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CNN Highlights Need for Breast Cancer Patients to Know Reconstruction Options

SGK Plastic Surgery Blog

Woman crossing arms over her chestA recent CNN story tells the story of breast cancer patient Elizabeth Anderson and how she found a breast reconstruction procedure that would work for her. The story highlights the need for plastic surgeons to be involved in the treatment of breast cancer patients and says that 7 in 10 breast cancer survivors may be unaware of breast reconstruction options.

After learning she had advanced breast cancer in 2009, Anderson had a bilateral mastectomy one month after the diagnosis. Because she had radiation, she was not a good candidate for breast implants, so she wore breast prostheses, but found them cumbersome.

During a chance visit to a different radiologist toward the end of her treatment, she learned about bilateral delayed breast reconstruction, a relatively new procedure — pioneered within the last decade — where doctors “re-create breasts using fatty tissue taken from other parts of the patient’s body, often from the buttocks, the abdomen or the back.”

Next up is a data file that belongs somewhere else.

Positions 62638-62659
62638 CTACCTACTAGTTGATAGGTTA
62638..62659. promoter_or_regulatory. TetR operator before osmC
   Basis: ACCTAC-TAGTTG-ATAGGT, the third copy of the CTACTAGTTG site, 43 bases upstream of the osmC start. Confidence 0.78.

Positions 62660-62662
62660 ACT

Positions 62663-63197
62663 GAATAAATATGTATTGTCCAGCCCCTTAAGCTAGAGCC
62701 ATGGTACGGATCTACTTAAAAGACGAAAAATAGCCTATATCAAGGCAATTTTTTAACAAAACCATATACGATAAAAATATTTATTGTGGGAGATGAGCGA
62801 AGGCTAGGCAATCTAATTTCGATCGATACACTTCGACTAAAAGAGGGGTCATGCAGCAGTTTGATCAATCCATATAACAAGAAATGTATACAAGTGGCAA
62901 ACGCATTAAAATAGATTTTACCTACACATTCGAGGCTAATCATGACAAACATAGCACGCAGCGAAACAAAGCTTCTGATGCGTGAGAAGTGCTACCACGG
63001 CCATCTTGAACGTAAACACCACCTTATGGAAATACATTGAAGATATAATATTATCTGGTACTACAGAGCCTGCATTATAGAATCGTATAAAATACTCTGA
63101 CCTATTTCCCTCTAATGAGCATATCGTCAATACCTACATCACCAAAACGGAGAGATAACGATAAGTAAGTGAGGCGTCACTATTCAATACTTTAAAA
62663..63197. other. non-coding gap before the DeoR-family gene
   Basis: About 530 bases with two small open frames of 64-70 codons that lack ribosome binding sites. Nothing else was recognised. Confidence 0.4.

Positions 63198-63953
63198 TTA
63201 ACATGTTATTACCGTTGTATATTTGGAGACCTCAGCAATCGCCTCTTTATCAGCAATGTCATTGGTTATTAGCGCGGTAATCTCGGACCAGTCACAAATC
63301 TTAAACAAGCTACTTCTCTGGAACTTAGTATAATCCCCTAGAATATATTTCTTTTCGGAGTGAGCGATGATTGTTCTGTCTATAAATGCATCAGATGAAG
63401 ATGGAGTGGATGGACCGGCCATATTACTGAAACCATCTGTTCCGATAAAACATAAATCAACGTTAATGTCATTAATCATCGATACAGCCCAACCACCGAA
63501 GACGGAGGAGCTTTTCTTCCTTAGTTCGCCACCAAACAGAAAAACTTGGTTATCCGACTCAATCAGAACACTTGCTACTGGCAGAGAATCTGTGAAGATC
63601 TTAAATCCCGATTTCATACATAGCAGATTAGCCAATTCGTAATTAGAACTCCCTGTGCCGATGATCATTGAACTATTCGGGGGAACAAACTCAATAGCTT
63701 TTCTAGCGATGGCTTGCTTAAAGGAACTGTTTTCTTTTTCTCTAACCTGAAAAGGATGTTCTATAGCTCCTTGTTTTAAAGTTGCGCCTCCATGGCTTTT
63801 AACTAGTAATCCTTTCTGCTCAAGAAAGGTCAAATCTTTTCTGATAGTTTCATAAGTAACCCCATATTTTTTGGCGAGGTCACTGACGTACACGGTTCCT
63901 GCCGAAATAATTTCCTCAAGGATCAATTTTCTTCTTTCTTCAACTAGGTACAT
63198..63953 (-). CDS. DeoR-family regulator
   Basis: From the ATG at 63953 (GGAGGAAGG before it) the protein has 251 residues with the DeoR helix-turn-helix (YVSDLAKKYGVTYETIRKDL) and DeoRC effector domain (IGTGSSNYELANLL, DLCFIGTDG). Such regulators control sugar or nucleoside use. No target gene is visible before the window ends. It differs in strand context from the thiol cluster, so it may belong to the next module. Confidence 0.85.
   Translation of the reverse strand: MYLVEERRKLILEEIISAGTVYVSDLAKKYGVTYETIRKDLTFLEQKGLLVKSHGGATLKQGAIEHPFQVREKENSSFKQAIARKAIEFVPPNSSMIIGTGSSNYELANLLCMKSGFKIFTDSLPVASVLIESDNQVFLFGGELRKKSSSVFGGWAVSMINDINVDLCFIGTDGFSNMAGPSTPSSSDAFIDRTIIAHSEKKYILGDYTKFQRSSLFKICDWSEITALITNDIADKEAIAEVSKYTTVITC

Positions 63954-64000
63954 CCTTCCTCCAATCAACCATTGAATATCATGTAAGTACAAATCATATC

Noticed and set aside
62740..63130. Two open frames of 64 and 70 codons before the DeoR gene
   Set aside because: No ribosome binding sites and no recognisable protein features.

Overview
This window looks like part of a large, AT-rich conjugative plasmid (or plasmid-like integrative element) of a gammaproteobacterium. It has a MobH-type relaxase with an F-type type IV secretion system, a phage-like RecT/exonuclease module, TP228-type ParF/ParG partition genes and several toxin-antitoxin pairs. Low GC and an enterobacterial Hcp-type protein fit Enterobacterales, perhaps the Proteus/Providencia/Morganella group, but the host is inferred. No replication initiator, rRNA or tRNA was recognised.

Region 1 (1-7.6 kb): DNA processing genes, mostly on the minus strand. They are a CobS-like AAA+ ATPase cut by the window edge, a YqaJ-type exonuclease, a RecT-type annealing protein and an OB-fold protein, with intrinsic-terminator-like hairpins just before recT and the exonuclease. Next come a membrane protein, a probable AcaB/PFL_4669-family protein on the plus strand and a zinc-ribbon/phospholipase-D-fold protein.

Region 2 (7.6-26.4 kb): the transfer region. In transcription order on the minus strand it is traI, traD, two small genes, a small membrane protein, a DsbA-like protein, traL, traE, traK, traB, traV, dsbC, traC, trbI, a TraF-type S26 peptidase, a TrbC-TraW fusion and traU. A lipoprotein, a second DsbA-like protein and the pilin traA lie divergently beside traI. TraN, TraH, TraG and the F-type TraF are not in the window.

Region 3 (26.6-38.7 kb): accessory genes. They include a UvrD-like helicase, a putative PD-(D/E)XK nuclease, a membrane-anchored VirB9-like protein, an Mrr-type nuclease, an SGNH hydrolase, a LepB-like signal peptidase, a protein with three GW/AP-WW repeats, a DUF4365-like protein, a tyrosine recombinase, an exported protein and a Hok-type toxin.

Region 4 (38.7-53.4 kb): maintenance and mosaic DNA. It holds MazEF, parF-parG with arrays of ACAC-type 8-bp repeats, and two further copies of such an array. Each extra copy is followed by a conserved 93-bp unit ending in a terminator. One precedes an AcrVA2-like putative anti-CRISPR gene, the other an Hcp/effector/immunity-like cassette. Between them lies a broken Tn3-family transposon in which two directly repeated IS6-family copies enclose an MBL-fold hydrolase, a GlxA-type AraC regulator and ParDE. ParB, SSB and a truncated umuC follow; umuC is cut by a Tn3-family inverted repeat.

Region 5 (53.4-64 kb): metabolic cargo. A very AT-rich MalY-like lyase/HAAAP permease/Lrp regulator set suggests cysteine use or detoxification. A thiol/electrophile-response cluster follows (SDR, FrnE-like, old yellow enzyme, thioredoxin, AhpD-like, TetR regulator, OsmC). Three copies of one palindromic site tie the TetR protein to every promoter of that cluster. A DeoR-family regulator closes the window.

Anderson says neither her oncologist nor her regular radiologist mentioned this type of surgery while she was being treated.

“Those who diagnose breast cancer and those who do mastectomy are separate from the plastic surgeons who do the reconstruction,” explains Dr. Frank DellaCroce, a surgeon at the Center for Restorative Breast Surgery in New Orleans, Louisiana, where Anderson’s breast reconstruction was performed.

“Integration of those two sides affords a global conversation with the patient before mastectomy,” he says.

“That is absolutely the case,” agrees Dr. Ann Partridge, clinical director of the Breast Oncology Center at the Dana-Farber Cancer Institute. “Medicine is not a solo-practitioner profession anymore; we need to work as teams for a better outcome.”

Partridge does note that new therapies may not be available in all areas of the U.S., and if it’s not available where the patient is being treated, it may not be considered a viable option by the oncologist. For example, Anderson traveled from Naples to New Orleans for her reconstruction.

Partridge and DellaCroce do agree that reconstruction should be discussed as soon as possible, because having the option is an important aspect in the patient’s recovery.

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